Having already enthused and amused audiences in Hampstead and the West End, this meaty comedy, if anything beefed up, will surely do the same around the UK.
The action’s confined to one bedroom – in two different times. In the 1950s, six-year-old Tony inadvertently catches his dad Louis in bed with his mistress, just as his wife is about to give birth. The skeletons that subsequently get shoved into the bedroom cupboard come to light almost 50 years later in the present day, as Tony and his estranged younger brother Reggie return to their childhood home, with their wives, for Louis’ funeral. Director Robin Lefevre seamlessly interweaves the decades, allowing the past to illuminate the present and explain deep-held antagonisms in this divided family.
Reggie’s a successful lawyer and his wife Elizabeth is a top jewellery designer – and they have designer teenage children – a high-achieving pigeon pair of twins. Tony, by contrast has always had to struggle and he and his wife Sheila have a daughter with Down’s Syndrome. But there’s much more to their rivalry and animosity than mere envy and what impresses is not the revelations in the plot, which are not hard to second guess, but the psychology behind their deep-seated effects on the brothers and their wives.
Underpinning all the complicated relationships in the play is the importance of Jewish roots and the tension between being born Jewish and converting, starting with Louis, a Jew with a wife who’s converted and a Jewish mistress …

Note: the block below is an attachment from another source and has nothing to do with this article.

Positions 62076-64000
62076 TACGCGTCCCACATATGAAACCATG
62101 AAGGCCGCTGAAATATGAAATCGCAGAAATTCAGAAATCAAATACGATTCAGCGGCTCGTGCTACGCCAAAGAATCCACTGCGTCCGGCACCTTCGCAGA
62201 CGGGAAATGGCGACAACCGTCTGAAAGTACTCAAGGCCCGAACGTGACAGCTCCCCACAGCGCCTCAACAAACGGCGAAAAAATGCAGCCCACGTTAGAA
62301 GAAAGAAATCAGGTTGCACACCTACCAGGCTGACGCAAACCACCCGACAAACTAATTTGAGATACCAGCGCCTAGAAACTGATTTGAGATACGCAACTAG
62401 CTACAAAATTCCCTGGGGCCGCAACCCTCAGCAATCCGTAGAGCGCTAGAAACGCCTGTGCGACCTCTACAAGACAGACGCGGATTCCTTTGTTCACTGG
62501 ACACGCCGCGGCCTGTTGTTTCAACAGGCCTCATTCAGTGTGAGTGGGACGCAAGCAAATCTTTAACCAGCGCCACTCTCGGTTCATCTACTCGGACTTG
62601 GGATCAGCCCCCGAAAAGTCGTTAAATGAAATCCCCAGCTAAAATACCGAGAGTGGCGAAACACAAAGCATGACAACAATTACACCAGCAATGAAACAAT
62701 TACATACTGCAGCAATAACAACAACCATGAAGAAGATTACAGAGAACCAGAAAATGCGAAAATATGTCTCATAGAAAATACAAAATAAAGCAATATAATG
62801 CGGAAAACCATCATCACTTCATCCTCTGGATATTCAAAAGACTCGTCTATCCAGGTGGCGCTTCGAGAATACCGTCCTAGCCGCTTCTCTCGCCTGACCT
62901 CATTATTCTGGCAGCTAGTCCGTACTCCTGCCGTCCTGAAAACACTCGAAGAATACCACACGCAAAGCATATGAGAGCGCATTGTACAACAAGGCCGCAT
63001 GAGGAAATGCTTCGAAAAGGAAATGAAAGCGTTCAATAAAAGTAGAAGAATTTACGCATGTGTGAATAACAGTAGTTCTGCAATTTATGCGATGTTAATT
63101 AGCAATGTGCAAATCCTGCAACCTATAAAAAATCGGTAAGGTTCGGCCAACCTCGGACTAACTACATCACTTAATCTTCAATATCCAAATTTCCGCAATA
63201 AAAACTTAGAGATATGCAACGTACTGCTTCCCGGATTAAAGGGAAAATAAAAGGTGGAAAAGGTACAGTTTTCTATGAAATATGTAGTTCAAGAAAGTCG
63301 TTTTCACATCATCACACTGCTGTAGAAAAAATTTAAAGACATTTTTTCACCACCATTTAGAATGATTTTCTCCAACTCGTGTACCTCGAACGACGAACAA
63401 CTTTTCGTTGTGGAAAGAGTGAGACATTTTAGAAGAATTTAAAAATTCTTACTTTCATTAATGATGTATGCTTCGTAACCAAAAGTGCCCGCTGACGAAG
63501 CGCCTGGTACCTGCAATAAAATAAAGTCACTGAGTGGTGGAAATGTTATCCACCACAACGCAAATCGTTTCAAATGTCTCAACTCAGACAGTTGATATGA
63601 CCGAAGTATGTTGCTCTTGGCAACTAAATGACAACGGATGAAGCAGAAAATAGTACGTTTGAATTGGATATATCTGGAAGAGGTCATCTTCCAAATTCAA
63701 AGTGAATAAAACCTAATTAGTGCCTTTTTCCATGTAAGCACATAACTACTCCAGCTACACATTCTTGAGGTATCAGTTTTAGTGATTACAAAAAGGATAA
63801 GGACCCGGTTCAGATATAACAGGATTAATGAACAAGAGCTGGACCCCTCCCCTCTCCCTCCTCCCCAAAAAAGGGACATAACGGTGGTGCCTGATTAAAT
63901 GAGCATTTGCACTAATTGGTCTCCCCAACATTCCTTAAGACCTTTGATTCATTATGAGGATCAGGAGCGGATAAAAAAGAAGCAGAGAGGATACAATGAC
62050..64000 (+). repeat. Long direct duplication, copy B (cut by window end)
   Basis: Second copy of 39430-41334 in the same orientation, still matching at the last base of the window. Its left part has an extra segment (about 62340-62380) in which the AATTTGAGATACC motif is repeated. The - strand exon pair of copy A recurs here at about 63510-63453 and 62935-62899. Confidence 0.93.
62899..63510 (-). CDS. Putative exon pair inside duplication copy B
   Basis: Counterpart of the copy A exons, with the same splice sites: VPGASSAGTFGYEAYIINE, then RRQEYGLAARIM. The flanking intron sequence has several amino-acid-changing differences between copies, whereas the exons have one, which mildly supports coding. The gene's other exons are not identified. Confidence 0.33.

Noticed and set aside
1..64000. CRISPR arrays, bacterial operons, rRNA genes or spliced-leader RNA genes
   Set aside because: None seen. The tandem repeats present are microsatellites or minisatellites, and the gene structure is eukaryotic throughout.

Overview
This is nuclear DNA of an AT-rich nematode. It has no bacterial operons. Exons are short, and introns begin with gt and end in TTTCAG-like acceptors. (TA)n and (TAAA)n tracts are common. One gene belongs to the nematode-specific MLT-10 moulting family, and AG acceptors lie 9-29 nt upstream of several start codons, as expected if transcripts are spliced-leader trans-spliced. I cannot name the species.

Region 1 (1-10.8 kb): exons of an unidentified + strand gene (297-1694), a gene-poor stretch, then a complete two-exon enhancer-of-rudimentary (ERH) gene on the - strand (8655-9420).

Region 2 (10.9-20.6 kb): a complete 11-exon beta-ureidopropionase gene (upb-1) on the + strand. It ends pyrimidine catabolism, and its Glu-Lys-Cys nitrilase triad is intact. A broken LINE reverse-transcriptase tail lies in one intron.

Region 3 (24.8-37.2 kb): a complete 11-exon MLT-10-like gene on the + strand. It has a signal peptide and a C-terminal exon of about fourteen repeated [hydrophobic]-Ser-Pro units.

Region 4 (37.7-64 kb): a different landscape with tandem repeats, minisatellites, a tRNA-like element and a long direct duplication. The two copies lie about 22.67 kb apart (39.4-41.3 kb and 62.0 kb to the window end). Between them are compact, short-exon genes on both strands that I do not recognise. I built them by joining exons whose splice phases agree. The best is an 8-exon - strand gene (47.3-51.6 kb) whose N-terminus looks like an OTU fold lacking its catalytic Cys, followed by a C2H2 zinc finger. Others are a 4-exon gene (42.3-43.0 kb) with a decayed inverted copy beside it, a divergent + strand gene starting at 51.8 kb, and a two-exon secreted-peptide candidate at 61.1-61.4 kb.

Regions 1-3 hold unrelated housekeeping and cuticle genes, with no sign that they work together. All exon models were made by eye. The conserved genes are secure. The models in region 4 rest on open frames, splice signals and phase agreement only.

The play’s extraordinarily, sometimes shockingly funny, with sex scenes and talk that manage to be at the same time comic and explicit. And it’s played to the hilt by a largely new cast, now boasting a felinely sexy Rula Lenska, fresh from Big Brother, as Elizabeth, alongside Alison Steadman reprising her role as deliciously loud and bosomy Sheila; she might be the outrageous Beverley of Abigail’s Party fame a few years on. But there’s an underlying tenderness in her joshing relationship with David Horovitch’s blusteringly loveable Tony that gives the play its warm heart. Coming back to familiar roles after a break, the pair inhabit them wonderfully, combining onstage rapport with fresh glee and sparkle.
Ben Porter as Lothario Louis and David Cardy as the son who’s inherited his roving eye are equally convincing in their different time periods. Sue Appleby is touching as Louis’ young wife, Bobbie, at home neither in the class nor the faith into which she’s married. And Hannah Watkins as his mistress, Bella, is not only sexy and intelligent but orgasmically funny.
- Judi Herman (reviewed at Theatre Royal Windsor)